Genetic authentication of cannabis cultivars 

Genetic Authentication of Cannabis Cultivars 

by Erin Gilchrist, Ph.D., Senior Scientist, Molecular Diagnostics, Anandia Laboratories Inc.

Introduction 

There is a considerable lack of consistency in variety or strain names, and few universally adopted standards for testing in the legal cannabis industry today. This is of particular concern for products in the medical market, where nomenclature and testing inconsistencies may affect patients’ treatments. Compounding these issues is the fact that many important characteristics of cannabis are volatile, based partly on genetics and partly on the environmental conditions under which they are grown, harvested, or dried.

The genetics of the plant, unlike the chemistry, is extremely consistent. All the cells in any mother plant have the same DNA, as do all clones grown from that mother. The genetics limits the spectrum of phenotypes the plant can express, including things like potency, flavour, yield, growth rate, and resistance to pests and disease. Therefore, genotyping or some form of genetic authentication should be used to provide proof of cultivar identification for all cannabis products on the market. This would provide transparency for consumers, and help alleviate the confusion over strain names and the “Indica” vs “Sativa” designations that are currently used to characterise each cultivar.

Over 5,700 strains are listed on Leafly.ca, and 2,676 on Wikileaf.com. Each listing includes a general summary of the characteristics for that cultivar, but no genetic data to confirm this. Genetic and chemical testing by several groups, including ours, has shown that two different cultivars with the same name may, in fact, have very different genetics and chemistry (Henry et al., 2018; Jikomes & Zoorob, 2018; Pusiak et al., 2021; Schwabe & McGlaughlin, 2019; Smith et al., 2021). For consumers and for doctors prescribing cannabis this is a serious issue that could be addressed if strain names, or cultivars, were verified using genotyping. Several methods for cannabis genotyping have been developed, but currently there are no standardized methods for genetic authentication in cannabis.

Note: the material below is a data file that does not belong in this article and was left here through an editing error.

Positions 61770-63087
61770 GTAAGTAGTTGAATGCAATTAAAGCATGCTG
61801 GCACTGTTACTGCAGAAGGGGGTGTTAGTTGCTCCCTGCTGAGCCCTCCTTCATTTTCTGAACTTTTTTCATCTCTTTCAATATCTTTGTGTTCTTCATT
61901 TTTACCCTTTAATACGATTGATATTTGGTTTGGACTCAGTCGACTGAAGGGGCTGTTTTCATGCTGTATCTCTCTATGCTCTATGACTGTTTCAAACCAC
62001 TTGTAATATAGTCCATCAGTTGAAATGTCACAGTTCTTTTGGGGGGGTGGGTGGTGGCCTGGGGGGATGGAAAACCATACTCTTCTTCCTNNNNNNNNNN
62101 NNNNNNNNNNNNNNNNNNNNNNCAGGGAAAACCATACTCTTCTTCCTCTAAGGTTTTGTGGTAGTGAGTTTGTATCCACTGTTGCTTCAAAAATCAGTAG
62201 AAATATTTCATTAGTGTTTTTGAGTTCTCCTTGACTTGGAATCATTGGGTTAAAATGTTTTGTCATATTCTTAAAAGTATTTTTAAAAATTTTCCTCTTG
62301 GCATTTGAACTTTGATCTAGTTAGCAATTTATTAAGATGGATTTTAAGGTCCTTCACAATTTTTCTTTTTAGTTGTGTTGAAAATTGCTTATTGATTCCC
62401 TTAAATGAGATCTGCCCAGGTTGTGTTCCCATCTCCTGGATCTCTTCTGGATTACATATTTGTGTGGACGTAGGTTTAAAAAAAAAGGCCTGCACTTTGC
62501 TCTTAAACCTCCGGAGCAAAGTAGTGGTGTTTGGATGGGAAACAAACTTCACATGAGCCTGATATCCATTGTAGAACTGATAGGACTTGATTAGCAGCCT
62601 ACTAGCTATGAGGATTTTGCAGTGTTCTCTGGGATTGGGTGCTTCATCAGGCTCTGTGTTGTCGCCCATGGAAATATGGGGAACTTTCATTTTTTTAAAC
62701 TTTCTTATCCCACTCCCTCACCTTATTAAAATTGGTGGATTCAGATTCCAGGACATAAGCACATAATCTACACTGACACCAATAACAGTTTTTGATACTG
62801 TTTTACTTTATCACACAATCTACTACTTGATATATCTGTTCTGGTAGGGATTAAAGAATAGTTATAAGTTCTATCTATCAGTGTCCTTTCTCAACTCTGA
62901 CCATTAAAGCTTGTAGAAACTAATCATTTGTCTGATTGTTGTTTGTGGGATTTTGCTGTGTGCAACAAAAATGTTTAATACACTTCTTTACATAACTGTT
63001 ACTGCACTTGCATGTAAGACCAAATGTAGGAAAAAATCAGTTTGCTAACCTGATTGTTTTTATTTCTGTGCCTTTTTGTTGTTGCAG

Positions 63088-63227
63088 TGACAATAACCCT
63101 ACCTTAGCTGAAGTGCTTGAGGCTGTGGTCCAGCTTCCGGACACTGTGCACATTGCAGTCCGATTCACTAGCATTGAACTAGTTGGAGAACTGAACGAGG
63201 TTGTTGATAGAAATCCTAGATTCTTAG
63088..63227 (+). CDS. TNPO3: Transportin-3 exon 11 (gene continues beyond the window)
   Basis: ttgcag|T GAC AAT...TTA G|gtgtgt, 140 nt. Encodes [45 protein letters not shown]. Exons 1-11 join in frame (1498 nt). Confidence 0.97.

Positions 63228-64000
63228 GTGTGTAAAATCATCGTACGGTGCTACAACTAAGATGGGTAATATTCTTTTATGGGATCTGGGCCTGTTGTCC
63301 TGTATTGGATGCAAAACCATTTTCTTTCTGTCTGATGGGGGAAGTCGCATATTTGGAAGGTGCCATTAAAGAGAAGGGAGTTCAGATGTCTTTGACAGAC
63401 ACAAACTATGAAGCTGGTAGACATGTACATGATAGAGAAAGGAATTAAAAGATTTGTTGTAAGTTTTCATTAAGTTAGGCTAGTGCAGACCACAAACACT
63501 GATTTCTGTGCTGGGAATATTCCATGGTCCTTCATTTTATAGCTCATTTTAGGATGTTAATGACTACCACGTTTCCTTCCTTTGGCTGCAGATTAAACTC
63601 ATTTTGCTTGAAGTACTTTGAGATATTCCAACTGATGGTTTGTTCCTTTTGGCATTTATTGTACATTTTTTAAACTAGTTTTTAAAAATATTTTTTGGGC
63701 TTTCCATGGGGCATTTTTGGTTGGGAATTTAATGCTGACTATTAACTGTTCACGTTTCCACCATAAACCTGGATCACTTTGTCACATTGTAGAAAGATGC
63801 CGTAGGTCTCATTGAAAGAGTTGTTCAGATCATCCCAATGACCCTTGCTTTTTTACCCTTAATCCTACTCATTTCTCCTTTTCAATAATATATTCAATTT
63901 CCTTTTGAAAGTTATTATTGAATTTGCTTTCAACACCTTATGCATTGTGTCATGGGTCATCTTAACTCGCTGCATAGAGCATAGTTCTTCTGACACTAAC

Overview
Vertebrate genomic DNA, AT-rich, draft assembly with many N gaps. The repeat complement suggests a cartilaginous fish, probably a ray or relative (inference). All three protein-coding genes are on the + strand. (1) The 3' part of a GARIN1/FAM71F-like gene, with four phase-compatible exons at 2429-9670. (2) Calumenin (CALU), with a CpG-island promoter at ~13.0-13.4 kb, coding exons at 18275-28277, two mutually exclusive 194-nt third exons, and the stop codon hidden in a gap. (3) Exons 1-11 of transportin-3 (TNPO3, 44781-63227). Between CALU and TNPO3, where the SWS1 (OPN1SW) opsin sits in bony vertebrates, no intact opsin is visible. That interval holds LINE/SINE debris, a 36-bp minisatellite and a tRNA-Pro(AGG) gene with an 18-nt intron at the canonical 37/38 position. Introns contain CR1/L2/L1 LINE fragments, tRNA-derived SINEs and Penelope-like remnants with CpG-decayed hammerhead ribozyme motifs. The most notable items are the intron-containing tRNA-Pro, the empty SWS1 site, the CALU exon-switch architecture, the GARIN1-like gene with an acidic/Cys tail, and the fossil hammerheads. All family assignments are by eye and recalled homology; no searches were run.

Anandia’s Genotyping Test (Cannabis DNA Fingerprinting) 

At Anandia, the method of genotyping we have developed employs simple sequence repeat (SSR) markers, also called microsatellites, which are regions of DNA that are variable from cultivar to cultivar (Alghanim & Almirall, 2003; Gao et al., 2014; Houston et al., 2016; Howard et al., 2008). SSR genotyping, or DNA fingerprinting is a well-established method that has successfully been used on fungi, plants, invertebrates, and vertebrates. It has long been used for crop and livestock varietal authentication, and is also widely validated for human forensic DNA testing (Bernardi et al., 2016; Norrgard, 2008). An average of 10 – 15 markers is generally used to ensure good genetic differentiation. The method employs polymerase chain reaction (PCR) to amplify specific SSRs, and capillary electrophoresis to analyse the PCR fragments. Fluorescent tags are added to the primers to allow for automatic software analysis, and the reactions are done in multiplexes which is extremely cost-effective.

The Cannabis DNA fingerprinting method developed at Anandia uses 18 markers distributed throughout the genome that have been mapped to each of the 10 cannabis chromosomes. DNA from any tissue in the plant at any stage of development may be used, and PCR is performed on crude plant extracts, eliminating the need for costly and time-consuming DNA purification. 

Development of this genotyping method at Anandia involved testing more than 100 PCR primer sets to determine their utility in identifying different cannabis varieties. More than 1,000 individual samples were tested, from a wide range of cultivars including THC-dominant, CBD-dominant, balanced, outcrossed lines, hemp, and land races. Genotyping was also performed on several other plant species, as well as fungal and bacterial DNA, to confirm that the test specifically identifies Cannabis sativa material (cannabis or hemp).

The validation identified identical genotypes in all mothers and clones and between batches of plant product of the same cultivar. We have identified unique genotypes for more than 240 cannabis cultivars, and for several approved industrial hemp cultivars. Anandia’s DNA fingerprinting method has also been validated to ensure that it provides genetic proof that the sample is “confirmed Cannabis material” for forensic purposes, or import/export documentation.